OTTUMWA — Southeast Iowa has suffered from food insecurity for years, and a combination of agencies are banding together to dig into the root of the problem.
Leaders of various organizations attended a meet-and-greet at Hotel Ottumwa Monday afternoon to discuss the possibility of creating a food insecurity consortium. The meeting was organized by the Food Bank of Southern Iowa and Ottumwa Regional Legacy Foundation.
Statistics of food insecurity in southeast Iowa flashed on a screen, highlighting the area's unemployment, lack of access to healthy foods, county health rankings and more. Currently, Wapello County ranks as the 91st healthiest county in Iowa, a low ranking maintained in this corner of the state for years.
"Enter [Ron] Brickey and other [food bank] board members about how to put together a fund that did more than put food in people's hands and give us the flexibility to provide items that are harder to come by," said ORLF president and CEO Brad Little.
This led to ORLF awarding the food bank a $100,000 revolving food fund grant in December. The fund allows the food bank to purchase staple foods and food from wholesalers to re-sell to pantries at discount prices.
"This conversation is about sustainability ... about making something that lasts," Little said.
The goal of the consortium is to convene a variety of organizations to tackle food insecurity and related issues in southeast Iowa.
"But Legacy doesn't want to be just a community checkbook," said Tom Lazio, chair of the ORLF board. "We want to invest in projects that will make an impact. Here we are in the middle of the Bread Basket of the United States and yet we have one of the highest rates of food insecurity in the country."
Neal Abbott, executive director of the food bank, said in his 13-county service area, there are approximately 70,000 in poverty.
"The great thing about the revolving food fund is the money's always going to be there, so the food is always going to be there," Abbott said.
But this is about so much more than just food insecurity, everyone noted.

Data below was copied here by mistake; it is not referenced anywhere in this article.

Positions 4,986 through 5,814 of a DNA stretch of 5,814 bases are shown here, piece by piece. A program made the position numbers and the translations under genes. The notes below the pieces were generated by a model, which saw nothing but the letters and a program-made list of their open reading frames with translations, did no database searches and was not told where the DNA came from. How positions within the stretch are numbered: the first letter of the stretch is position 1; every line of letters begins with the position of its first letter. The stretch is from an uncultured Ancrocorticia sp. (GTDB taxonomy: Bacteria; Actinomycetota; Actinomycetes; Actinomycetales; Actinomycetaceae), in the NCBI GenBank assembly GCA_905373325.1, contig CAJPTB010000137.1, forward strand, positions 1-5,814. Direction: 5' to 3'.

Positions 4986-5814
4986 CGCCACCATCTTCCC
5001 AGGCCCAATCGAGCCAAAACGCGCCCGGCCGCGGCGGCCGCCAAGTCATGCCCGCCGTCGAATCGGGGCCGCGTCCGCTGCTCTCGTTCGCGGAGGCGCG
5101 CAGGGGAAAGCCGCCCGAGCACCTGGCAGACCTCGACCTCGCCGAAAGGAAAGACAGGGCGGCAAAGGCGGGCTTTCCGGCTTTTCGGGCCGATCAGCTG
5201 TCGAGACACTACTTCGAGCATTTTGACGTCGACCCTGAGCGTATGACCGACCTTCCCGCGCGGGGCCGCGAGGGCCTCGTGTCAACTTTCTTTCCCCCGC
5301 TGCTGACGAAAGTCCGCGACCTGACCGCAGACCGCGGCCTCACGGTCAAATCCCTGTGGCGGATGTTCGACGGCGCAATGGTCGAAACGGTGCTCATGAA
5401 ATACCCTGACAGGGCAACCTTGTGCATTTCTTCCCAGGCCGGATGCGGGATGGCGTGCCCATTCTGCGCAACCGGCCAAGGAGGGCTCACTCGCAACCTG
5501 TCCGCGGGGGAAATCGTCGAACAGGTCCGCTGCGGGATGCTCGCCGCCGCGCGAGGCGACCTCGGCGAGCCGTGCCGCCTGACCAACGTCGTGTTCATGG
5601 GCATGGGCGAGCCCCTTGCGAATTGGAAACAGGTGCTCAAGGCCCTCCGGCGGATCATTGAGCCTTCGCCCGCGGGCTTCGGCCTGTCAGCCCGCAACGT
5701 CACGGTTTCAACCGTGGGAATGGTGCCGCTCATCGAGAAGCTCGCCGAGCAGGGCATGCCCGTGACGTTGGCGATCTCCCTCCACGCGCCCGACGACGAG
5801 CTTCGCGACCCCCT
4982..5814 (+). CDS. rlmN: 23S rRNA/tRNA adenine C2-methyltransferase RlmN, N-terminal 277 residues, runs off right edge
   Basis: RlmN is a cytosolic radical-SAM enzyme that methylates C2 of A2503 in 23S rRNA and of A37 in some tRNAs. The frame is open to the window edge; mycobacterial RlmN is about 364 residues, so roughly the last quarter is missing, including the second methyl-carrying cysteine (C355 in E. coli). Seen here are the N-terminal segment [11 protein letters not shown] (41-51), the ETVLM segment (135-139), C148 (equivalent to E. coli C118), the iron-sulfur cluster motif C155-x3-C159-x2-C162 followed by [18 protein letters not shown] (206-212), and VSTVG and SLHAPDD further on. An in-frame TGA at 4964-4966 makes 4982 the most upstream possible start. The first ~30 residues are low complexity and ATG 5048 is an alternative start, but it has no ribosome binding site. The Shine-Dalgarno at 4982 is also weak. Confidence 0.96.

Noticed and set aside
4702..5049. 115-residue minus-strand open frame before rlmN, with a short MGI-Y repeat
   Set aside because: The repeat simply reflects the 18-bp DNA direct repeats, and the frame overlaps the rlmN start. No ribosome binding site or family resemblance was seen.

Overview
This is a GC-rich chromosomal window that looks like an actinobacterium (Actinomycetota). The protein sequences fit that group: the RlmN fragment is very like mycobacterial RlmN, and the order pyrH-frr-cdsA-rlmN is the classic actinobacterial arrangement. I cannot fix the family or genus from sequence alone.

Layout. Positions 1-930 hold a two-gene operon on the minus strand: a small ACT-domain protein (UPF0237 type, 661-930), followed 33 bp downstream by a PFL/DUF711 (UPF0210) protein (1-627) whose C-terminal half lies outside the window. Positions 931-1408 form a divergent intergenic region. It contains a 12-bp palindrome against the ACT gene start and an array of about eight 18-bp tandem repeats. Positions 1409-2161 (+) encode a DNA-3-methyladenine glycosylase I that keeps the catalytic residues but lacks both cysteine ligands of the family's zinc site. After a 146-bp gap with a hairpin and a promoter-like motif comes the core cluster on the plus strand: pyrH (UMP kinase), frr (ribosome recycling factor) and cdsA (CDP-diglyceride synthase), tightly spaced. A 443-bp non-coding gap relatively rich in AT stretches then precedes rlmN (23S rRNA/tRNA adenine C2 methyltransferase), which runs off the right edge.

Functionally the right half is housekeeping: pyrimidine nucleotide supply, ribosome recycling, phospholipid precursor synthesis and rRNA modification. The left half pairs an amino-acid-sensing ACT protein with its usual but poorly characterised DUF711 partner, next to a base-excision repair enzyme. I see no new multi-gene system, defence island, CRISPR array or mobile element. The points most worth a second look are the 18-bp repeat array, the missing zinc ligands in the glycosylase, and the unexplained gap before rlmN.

"The families I work with, their issues are related to food as well as employment," said Jeff Hasley of the Southern Iowa Economic Development Association (SIEDA). "I'm interested in moving that needle. Instead of giving a fish to a family, it's about teaching them how to fish."
The meeting included school principals, religious leaders, grocery store directors, elected officials and more.
"I think we could be a good fit," said Christina Schark, executive director of the Southern Iowa Mental Health Center. "You have to treat the whole person and body. It's hard for mental health to get better if you're hungry or need shelter or clothing or a job."
Ottumwa Housing Authority director Dan Stroda said he also sees hunger in his line of work. Out of the nearly 3,000 renting in Ottumwa, 20-25 percent of those are low income and need OHA assistance.
Monday was the first of three meetings designed to hone in on what people and organizations need to be involved and combined, what they can do to search for solutions to food insecurity and the larger related problems.
"I don't know how those in need do it, quite frankly," Little said. "They learn how to catch a bus, get to a free medical clinic, what to do when their utilities are shut off. Every penny we have will not fix the problem we have and make us go upstream. But let's check our biases and turf at the door and come together."